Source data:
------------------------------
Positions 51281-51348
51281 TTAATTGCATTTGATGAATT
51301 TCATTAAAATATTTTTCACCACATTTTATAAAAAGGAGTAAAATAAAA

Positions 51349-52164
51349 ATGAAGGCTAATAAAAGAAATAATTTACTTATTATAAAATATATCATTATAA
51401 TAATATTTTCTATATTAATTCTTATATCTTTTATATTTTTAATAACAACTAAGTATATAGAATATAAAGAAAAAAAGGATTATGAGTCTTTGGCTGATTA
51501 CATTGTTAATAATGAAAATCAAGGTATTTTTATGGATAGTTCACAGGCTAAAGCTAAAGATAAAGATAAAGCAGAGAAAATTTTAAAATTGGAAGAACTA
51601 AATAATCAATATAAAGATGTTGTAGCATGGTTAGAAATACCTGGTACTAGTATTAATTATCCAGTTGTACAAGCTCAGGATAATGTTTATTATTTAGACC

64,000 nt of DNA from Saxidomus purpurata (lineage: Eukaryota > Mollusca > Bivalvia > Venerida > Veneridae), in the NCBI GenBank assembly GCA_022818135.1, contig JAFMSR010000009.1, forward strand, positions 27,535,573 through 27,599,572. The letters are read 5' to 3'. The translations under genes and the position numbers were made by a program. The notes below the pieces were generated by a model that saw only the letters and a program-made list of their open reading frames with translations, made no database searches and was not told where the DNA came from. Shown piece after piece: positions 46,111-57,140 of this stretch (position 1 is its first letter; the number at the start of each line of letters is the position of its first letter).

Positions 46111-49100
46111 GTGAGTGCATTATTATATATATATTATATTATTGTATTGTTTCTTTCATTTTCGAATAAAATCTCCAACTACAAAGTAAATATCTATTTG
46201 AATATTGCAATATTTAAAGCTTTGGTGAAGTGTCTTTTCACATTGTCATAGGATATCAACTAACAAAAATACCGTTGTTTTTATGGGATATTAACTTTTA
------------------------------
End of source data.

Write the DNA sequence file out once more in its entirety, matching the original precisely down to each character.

Positions 51281-51348
51281 TTAATTGCATTTGATGAATT
51301 TCATTAAAATATTTTTCACCACATTTTATAAAAAGGAGTAAAATAAAA

Positions 51349-52164
51349 ATGAAGGCTAATAAAAGAAATAATTTACTTATTATAAAATATATCATTATAA
51401 TAATATTTTCTATATTAATTCTTATATCTTTTATATTTTTAATAACAACTAAGTATATAGAATATAAAGAAAAAAAGGATTATGAGTCTTTGGCTGATTA
51501 CATTGTTAATAATGAAAATCAAGGTATTTTTATGGATAGTTCACAGGCTAAAGCTAAAGATAAAGATAAAGCAGAGAAAATTTTAAAATTGGAAGAACTA
51601 AATAATCAATATAAAGATGTTGTAGCATGGTTAGAAATACCTGGTACTAGTATTAATTATCCAGTTGTACAAGCTCAGGATAATGTTTATTATTTAGACC

64,000 nt of DNA from Saxidomus purpurata (lineage: Eukaryota > Mollusca > Bivalvia > Venerida > Veneridae), in the NCBI GenBank assembly GCA_022818135.1, contig JAFMSR010000009.1, forward strand, positions 27,535,573 through 27,599,572. The letters are read 5' to 3'. The translations under genes and the position numbers were made by a program. The notes below the pieces were generated by a model that saw only the letters and a program-made list of their open reading frames with translations, made no database searches and was not told where the DNA came from. Shown piece after piece: positions 46,111-57,140 of this stretch (position 1 is its first letter; the number at the start of each line of letters is the position of its first letter).

Positions 46111-49100
46111 GTGAGTGCATTATTATATATATATTATATTATTGTATTGTTTCTTTCATTTTCGAATAAAATCTCCAACTACAAAGTAAATATCTATTTG
46201 AATATTGCAATATTTAAAGCTTTGGTGAAGTGTCTTTTCACATTGTCATAGGATATCAACTAACAAAAATACCGTTGTTTTTATGGGATATTAACTTTTA